Better access to irrigation could significantly boost the value of local agriculture (Photo: Wikipedia)

March 10, 2017

The Queensland Farmers’ Federation has welcomed the finalisation of funding arrangements for the Federal Government’s $650,000 commitment re-examine a project that would divert south-east Queensland’s treated waste water for agricultural and industrial use.

The “NuWater” project, funded through the National Water Infrastructure Development Fund, will be managed by QFF in consultation with unofficial consortium members.

It will undertake a feasibility study on delivering recycled water from Brisbane via the Western Corridor Recycled Water Scheme to the Lockyer Valley and Darling Downs agricultural areas, an idea first examined in the late 1990s and early 2000s.

Lockyer Valley fruit and vegetable grower Anthony Staatz said the project provided an opportunity to meet the growing and sustained demand for water for agriculture and better utilise treated waste water.

“Water is limiting growth opportunities in the Lockyer Valley and this project has the potential to realise sensible and mutually beneficial outcomes for the whole region,” Mr Staatz said.

Darling Downs cotton grower Graham Clapham said that the project could deliver up to 100,000 megalitres a year of south-east Queensland’s recycled waste water for agricultural and industrial use.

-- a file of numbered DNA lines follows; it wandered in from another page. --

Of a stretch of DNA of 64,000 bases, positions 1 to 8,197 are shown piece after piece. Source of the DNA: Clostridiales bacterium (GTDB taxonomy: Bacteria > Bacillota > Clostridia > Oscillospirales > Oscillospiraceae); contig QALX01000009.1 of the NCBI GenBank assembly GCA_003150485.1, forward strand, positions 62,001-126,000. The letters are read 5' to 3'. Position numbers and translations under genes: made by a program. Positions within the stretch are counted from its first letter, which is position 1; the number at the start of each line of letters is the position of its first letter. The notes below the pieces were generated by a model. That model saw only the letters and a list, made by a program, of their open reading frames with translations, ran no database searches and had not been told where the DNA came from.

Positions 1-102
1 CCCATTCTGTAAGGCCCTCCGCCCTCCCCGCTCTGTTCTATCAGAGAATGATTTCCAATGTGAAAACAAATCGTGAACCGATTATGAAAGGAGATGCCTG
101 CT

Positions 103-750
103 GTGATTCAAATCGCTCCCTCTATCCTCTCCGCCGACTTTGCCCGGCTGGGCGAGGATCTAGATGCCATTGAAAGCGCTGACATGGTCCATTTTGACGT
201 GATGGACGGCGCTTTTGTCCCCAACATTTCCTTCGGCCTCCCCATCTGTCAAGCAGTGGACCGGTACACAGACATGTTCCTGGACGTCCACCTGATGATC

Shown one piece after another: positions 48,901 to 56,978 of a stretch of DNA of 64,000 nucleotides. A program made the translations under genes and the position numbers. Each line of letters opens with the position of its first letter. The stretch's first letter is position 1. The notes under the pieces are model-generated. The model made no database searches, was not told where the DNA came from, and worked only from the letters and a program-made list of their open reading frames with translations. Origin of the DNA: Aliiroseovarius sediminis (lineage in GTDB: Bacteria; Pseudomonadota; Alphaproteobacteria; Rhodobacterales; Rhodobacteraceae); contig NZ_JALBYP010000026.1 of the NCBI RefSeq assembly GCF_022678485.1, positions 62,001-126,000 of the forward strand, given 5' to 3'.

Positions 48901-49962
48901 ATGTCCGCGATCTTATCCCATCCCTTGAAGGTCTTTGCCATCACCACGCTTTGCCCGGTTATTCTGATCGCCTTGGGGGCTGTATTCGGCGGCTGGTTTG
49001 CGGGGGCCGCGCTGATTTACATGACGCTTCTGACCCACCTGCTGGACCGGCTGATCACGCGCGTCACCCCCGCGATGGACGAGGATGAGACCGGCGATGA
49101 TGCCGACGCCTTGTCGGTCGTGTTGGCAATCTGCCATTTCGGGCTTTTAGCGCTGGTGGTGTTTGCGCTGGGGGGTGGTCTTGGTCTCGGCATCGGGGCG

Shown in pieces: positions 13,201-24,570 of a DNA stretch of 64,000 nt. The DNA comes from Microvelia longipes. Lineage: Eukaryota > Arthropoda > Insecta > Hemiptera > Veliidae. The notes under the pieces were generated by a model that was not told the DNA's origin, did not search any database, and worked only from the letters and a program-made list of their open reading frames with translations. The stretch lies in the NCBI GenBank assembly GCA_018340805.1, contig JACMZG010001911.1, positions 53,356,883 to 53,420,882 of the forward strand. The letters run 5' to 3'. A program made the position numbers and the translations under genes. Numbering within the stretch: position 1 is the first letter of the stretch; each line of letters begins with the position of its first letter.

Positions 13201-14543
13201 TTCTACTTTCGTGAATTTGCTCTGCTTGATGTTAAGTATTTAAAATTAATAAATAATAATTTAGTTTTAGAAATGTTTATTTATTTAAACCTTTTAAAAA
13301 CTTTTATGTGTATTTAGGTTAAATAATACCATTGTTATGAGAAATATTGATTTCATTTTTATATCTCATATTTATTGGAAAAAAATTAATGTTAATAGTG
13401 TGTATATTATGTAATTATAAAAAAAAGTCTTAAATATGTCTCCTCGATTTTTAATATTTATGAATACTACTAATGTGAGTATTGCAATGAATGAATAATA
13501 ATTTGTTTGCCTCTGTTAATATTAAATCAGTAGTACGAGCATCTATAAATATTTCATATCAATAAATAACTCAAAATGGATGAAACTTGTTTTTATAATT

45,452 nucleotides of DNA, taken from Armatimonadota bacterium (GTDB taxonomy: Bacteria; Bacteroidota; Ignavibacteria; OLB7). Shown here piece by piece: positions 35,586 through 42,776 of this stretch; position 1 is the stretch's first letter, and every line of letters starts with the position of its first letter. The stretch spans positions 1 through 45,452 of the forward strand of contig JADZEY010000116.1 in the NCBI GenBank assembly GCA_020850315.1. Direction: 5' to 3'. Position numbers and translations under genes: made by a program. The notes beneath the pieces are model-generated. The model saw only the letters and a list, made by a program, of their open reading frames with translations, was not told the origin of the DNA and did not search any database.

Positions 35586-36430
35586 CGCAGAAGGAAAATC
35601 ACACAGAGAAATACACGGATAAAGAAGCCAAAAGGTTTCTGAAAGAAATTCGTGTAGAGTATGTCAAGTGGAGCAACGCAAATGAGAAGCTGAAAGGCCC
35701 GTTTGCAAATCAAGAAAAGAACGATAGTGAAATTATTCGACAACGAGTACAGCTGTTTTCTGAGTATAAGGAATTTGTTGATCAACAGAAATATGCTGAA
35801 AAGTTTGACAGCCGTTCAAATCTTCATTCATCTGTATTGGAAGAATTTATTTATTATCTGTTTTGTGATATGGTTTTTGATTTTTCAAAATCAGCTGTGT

“Treated waste water could be put to good use on our farms. The opportunity for a ‘win-win-win’ result for farmers, urban water recyclers and the environment is compelling, but we need to see if it is economically feasible,” he said.

AgForce spokesperson Kim Bremner said the additional water on the Downs would enable farmers to increase investment in their businesses and look at alternative crops, which would inject tens of millions of dollars into local economies.

“If the feasibility study stacks up, Lockyer Valley and Darling Downs farmers will have access to additional water and greater water security. One thing that is unquestionable is that investment follows water,” Mr Bremner said.

The unofficial NuWater project consortium members are: Queensland Farmers’ Federation, Cotton Australia, Central Downs Irrigators Limited, Growcom, Queensland Chicken Meat Council, Agforce, Lockyer Valley Growers, Toowoomba and Surat Basin Enterprise, and Queensland Urban Utilities.

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